Starting babies on solid foods early linked to obesity
Published Monday, February 7, 2011 10:43AM EST
Formula-fed babies who start eating solid foods before they are four months old may be more likely to become obese than those who start later, a new study suggests.
The study, which appears in the journal Pediatrics, tracked about 850 Massachusetts babies and their mothers over three years.
The researchers recruited the mothers when they were pregnant, gave them regular questionnaires and met with them in person to gather further data.
They found that for babies who were breastfed for at least four months, the age when they first received solid food – either before four months, at four or five months, or at six months or later - had no effect on whether they became obese by three years old.
Overall, the breastfed babies in the study had a one in 14 chance of being obese as preschoolers.
But babies who were formula-fed from the start or moved to formula before four months had a startling one in four chance of being obese at age three if they started eating solid foods before they were four months old.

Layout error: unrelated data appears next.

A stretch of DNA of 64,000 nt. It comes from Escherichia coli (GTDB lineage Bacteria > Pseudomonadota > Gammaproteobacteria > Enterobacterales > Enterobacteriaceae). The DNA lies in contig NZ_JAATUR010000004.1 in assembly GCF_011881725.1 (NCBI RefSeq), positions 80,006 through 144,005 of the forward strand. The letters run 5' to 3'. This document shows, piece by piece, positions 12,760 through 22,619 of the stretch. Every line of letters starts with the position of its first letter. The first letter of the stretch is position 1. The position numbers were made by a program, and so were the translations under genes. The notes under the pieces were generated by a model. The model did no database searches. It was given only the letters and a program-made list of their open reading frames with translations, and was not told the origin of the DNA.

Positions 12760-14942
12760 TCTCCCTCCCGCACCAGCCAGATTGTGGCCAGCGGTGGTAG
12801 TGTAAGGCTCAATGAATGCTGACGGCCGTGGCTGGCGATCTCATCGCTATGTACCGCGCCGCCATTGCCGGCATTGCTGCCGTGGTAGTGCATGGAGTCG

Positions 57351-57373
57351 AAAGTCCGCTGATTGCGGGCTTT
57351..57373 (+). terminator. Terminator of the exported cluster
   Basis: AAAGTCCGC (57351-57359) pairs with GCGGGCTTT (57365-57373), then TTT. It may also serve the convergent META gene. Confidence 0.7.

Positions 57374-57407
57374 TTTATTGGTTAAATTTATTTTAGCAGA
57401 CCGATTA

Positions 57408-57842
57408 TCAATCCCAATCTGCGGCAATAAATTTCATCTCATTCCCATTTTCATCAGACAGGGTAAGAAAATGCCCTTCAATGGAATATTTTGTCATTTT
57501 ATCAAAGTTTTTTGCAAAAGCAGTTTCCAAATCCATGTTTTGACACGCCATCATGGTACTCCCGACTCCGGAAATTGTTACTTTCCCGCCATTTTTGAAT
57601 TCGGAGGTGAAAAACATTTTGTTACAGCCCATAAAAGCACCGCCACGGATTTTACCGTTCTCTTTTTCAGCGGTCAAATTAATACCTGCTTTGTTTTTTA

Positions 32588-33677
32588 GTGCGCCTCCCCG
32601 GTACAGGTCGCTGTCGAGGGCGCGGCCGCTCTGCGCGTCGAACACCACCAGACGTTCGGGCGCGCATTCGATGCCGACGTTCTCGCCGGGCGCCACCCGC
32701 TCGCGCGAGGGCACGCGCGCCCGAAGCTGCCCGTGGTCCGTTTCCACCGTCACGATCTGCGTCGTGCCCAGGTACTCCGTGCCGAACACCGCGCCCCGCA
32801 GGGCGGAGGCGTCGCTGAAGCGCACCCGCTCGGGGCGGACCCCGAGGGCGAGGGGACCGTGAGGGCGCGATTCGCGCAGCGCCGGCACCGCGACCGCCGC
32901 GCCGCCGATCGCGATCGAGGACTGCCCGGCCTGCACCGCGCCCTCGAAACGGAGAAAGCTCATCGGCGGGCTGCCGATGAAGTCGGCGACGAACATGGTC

If parents waited until between four and five months, the kids' chances of being obese were one in 20.
Strangely, the chance of being obese increased again if babies didn't start eating solid foods until they were at least six months old. But the study had so few babies in that category that the authors couldn't make a firm conclusion about the risk of waiting longer to feed a baby solid foods.
The study should help clear up some questions about the best time to transition to solid foods, as previous studies have shown conflicting results on the matter, the study authors point out.
It's not clear why some parents choose to move their babies into solid foods early. One reason could be that baby formula is expensive compared to baby cereals and other solid foods.
Some parents may also believe that feeding solids early can help an infant sleep better, although there is no scientific evidence for that.
While guidelines in the U.S. suggest starting solid foods between four and six months, the guidelines from the Canadian Paediatric Society call for parents to wait until babies are six months old before introducing solids.
"The Canadian Paediatric Society recommends exclusive breastfeeding for the first six months of life for healthy, term infants," the agency says on its website.
"…Nutrient-rich complementary foods, with particular attention to iron, should be introduced at six months."